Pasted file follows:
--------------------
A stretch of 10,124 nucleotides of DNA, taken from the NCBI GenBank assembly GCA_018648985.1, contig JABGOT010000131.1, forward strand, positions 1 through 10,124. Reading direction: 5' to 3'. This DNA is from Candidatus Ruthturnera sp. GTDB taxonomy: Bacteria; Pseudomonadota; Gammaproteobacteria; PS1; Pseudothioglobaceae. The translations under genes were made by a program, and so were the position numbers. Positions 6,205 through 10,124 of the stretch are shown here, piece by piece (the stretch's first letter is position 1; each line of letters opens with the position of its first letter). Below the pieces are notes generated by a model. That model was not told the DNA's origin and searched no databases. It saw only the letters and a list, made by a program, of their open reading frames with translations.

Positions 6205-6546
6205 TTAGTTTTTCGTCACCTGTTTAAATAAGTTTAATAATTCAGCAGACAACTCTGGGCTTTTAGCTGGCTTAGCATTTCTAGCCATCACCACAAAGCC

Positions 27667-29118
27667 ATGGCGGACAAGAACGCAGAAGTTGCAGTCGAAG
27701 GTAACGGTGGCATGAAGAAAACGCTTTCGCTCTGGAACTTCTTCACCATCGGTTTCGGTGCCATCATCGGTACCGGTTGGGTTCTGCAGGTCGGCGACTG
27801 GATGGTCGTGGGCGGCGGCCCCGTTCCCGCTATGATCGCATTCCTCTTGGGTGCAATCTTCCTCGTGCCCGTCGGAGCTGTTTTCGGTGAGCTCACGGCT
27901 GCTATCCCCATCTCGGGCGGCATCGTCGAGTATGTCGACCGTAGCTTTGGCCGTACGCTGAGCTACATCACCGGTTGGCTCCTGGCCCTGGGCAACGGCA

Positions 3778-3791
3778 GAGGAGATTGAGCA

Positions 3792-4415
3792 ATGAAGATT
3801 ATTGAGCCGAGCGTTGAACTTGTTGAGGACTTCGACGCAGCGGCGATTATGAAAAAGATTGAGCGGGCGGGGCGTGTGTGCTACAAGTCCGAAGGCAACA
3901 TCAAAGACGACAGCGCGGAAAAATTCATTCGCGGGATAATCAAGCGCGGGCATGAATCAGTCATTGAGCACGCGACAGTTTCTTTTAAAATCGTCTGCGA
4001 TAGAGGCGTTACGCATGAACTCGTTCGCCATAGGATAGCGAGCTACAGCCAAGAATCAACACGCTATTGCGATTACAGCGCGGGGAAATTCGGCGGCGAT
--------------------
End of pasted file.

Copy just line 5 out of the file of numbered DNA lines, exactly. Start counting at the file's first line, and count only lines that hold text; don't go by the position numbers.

27667 ATGGCGGACAAGAACGCAGAAGTTGCAGTCGAAG